It was a silly enough thing to do, but about here I stalked most unceremoniously off, leaving her to her sorrow and her tears. Since that day I have often smiled to think how foolishly do the wisest men deport themselves when they first begin to love. Their little starts of passion, their petty angers and their sweet repentances—all were unexplored by me, for Love to me was yet an unread book.

At the door of the house M. Leroux hailed me graciously:

"Well met, my dear Captain; we go to the park, and would have you bear us company. Where is M. de Greville?"

I explained as best I might his absence, and followed them in lieu of better employment, forgetting for the time the threatened fete. Before I could extricate myself, these new friends had led me into a brilliant circle, and duly presented me to Madame, who sat on a sort of raised platform in the centre.

She showed no traces of her recent anger and spite, vented upon that patient girl who now claimed all my thought. Her ladies, some languishing literary notables of the day, and officers, stood about discussing the news, and talked of naught but some fetching style or popular play, through all of which I struggled as bravely as my dazed condition would permit. It seemed I would never grow accustomed to the like, though it is said many men find great delight in such gatherings. But one thing I searched for most eagerly.

Behind Madame's chair, after a little, appeared the sweet shy face of my weeping Niobe of the park. I felt she saw and recognized me, and my face grew warmer at the thought. I made bold to ask one of the gentlemen standing near me who the lady might be, and not desiring to point at her, simply described her as well as possible, and as being in attendance upon Madame.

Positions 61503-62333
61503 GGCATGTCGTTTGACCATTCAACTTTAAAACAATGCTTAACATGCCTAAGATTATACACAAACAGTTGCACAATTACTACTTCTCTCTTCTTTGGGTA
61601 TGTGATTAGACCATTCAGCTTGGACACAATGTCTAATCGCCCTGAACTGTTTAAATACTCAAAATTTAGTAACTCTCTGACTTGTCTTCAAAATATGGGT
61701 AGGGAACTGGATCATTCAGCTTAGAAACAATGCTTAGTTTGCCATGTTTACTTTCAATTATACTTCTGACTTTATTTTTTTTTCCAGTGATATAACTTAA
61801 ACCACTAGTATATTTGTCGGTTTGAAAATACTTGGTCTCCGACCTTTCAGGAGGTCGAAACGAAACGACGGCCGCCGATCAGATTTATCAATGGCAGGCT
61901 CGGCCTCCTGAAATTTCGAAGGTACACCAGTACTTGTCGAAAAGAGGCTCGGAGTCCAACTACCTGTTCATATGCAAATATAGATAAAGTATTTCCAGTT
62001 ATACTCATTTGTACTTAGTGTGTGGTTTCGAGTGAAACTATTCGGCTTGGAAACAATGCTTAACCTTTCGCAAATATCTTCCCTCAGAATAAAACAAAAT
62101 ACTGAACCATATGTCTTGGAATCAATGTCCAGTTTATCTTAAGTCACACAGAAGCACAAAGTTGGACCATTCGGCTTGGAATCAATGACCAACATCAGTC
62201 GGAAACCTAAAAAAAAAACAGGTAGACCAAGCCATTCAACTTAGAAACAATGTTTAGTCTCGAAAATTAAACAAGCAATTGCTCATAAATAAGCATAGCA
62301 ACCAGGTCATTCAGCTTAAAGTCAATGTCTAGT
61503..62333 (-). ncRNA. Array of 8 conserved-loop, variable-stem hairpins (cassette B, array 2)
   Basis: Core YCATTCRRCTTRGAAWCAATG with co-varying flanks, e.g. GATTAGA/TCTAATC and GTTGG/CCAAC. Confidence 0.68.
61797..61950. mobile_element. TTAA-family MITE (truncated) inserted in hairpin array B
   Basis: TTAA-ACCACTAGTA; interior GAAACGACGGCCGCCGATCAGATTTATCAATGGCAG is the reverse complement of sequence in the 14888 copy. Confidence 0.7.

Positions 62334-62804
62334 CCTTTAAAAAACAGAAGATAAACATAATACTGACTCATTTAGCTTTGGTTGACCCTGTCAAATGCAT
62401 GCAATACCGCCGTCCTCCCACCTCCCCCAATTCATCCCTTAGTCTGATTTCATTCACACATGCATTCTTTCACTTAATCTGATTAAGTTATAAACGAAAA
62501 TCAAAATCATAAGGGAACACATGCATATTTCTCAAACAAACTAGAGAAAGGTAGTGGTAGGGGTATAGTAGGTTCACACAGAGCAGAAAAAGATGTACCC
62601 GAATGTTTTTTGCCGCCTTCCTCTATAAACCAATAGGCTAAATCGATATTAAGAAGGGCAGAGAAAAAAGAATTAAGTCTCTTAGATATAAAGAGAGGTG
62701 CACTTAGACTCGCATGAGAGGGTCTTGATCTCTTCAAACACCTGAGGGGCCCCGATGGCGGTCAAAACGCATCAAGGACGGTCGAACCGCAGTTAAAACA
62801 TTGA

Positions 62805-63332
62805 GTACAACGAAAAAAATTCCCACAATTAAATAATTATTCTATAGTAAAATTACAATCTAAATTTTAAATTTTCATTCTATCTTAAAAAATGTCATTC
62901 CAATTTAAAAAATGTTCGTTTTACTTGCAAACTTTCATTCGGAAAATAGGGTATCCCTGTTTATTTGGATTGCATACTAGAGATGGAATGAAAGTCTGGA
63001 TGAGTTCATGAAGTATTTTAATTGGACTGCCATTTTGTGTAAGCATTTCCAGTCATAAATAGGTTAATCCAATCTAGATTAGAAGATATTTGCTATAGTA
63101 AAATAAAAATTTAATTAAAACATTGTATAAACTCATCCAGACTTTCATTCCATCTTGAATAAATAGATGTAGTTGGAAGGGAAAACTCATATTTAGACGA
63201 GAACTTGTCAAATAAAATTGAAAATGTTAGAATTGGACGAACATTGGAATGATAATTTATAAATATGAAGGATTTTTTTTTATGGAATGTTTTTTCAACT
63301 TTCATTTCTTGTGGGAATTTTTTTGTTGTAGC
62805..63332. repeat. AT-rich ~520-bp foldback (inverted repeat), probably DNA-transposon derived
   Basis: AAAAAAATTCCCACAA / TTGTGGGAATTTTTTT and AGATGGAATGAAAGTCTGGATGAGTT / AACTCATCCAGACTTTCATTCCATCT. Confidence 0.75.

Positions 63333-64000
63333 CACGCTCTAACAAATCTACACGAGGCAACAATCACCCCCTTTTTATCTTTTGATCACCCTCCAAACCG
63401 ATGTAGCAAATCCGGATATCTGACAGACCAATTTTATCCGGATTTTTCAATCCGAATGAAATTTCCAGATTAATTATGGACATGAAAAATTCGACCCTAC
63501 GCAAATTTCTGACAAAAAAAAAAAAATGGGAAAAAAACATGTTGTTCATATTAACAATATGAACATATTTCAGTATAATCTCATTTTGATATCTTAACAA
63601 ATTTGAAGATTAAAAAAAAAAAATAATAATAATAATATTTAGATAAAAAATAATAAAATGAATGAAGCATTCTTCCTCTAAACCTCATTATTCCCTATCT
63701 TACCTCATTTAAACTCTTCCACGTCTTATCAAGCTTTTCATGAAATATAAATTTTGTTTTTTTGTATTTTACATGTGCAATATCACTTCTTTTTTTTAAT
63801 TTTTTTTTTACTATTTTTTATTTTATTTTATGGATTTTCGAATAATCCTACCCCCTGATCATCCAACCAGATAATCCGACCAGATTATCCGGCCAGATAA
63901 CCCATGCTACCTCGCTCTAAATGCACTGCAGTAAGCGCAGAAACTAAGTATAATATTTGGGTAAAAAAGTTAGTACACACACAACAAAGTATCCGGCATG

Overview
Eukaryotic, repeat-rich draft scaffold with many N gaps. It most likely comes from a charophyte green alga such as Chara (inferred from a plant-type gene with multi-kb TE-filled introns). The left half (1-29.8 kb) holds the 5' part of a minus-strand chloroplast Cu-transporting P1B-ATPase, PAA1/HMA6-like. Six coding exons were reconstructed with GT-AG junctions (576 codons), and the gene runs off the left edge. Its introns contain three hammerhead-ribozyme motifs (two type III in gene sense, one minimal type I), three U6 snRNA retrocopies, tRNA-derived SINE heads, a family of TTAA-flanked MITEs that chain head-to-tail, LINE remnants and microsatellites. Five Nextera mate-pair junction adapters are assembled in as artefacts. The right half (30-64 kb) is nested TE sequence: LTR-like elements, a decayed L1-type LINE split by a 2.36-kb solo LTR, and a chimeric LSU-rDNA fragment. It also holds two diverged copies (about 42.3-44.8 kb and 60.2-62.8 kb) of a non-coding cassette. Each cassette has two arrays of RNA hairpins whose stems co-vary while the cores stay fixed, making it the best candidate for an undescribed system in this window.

"That, Monsieur, is Madame Agnes, wife of the Chevalier de la Mora; the wittiest and most beautiful woman at Sceaux, and the chilliest."

Noting the change of countenance which I sought in vain to control, he went on banteringly.

"Beware M. le Capitaine, half the men at Sceaux are in love with her, but she has the execrable taste to prefer her own husband. Such women destroy half the zest of living. Beside, the Chevalier has a marvellous sword and a most unpleasant temper. Bah! how ludicrous it is for men to anger at trifles."

"But," I faltered, "she seems a mere child."

"Yes, but none the less charming," and he turned away to continue his interrupted conversation with the daring young Arouet, the same who was to acquire universal fame under the name Voltaire.

Thus rudely were my new-awakened hopes of love cast down. A wife, and the wife of a friend! She had spoken to me of "Charles," and of going with him to the colonies. A wife, yet for all that, I knew I loved her.

They say the road to hell is paved with good intentions. My intentions were the best that ever made excellent cobblestones toward the infernal gate. Only a few days and I would be gone; surely those could be passed through in peace. She was a wife—I would never let her know that all my heart was hers. This I determined. But man is weak, and the very atmosphere of France dried up the springs of every honest impulse. Everywhere was scoffing, raillery and disbelief. Honour, friendship and virtue were regarded as the vain chimeras of a fool. Why should not I enjoy life while I might?